This Monday, Deisy Del Real ’07 returned to Grinnell to discuss her experience as an undocumented student. The event comes at an important time in American public affairs, with recently proposed immigration legislation and reforms.
Her talk, titled “Living in Impossible, Navigating an Undocumented Life,” focused on Del Real’s experience since her family immigrated to America, the challenges she faced and the opportunities she forged for herself.
Del Real came to America with her family when she was just six years old. They immigrated from San Pablo Zacatecas, a small town in Mexico, and settled in South Central Los Angeles.
Del Real did not know that she was undocumented until she was thirteen years old. Suddenly, she found that she was ineligible for college prep programs and some colleges rejected her outright over the phone.
“I remember some colleges saying, ‘Don’t apply. Even if you get in I will make sure you don’t get into classes,’” Del Real recalled.
Throughout high school, Del Real worked part-time at a factory in order to save for college.
“‘Living in Impossible’ really means everything is impossible. How do you keep hope alive when everyone is saying you can’t do it?” Del Real said. “I needed to not get discouraged by the physical ugliness and despair of my reality.”
Determination, persistence and luck came to Del Real’s aid when she was awarded a Posse Scholarship to attend Grinnell College. Yet, the difficulties that she faced as an undocumented immigrant did not leave her even in Grinnell.
“My case is unique in that I went to a private liberal arts college,” Del Real said, emphasizing that, while she was able to attend college, many undocumented immigrants do not experience the same opportunities.
“I came to Grinnell with a lot of guilt, knowing I had left people behind,” Del Real said.
The biggest hardship, Del Real stated, was the struggle of having to come up with $12,000 every year to pay for room and board, as well as wonder if her or her family were going to be deported. There were very few people Del Real could talk to.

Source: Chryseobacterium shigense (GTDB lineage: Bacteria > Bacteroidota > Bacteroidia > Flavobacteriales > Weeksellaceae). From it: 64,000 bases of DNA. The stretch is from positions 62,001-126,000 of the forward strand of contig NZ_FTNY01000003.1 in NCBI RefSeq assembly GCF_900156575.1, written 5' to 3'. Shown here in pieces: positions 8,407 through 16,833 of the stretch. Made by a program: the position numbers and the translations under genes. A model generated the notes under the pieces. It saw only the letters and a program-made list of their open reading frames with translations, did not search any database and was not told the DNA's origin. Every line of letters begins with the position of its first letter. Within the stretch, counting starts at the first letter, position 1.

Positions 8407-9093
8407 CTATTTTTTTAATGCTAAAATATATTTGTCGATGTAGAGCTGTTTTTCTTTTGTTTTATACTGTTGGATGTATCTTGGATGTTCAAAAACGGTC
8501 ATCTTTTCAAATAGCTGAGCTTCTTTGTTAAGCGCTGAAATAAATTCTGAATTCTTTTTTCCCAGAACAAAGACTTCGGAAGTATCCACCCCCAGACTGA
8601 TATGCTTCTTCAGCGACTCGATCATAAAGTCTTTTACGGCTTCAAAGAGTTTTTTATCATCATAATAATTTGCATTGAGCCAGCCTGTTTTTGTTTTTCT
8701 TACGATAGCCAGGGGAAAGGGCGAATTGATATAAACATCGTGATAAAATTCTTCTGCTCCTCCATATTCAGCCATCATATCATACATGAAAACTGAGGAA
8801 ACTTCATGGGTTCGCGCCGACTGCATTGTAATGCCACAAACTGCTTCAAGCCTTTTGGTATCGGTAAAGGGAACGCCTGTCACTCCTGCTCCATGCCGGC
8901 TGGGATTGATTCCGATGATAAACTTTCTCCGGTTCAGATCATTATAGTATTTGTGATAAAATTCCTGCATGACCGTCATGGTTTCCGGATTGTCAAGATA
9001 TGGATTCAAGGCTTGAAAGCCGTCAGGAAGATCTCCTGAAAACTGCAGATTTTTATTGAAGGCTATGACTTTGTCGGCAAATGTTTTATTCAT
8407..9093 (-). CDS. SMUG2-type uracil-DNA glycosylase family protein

“Not surprisingly, I went through a lot of depression while I was here,” Del Real said. “The alienation I felt was very powerful.”
Still, Del Real organized events and symposiums in Grinnell highlighting the DREAM Act and problems facing undocumented students.
In her junior year, Del Real’s family received a letter stating that the Green Card application they had filed in the year that they had entered the United States was finally going to be reviewed.
However, at this point, Del Real learned that there was a possibility she would age out of her family’s application, be deported and banned from returning to the United States for 10 years. After appealing to various channels that even prompted a New Mexico priest to start a “Save Miss Deisy” campaign, Del Real received the news that she was a legal permanent resident.
“Sixteen years I had fought and suddenly I was expected to move on and be patriotic and contribute to society,” she said, describing her journey to recover, heal and find the purpose of her life.
Since then, Del Real has created two organizations to support both documented and undocumented immigrants. She also traveled to Cambodia, where she assisted in creating educational opportunities for students there.
Del Real is currently a Paul & Daisy Soros Fellow for New Americans, studying for a Ph.D. in Sociology at UCLA, where her research focuses on the mental health challenges faced by young undocumented immigrants.
“I started to heal from my own exclusion,” she said. “By transforming pain into compassion and action, I heal myself and my community.”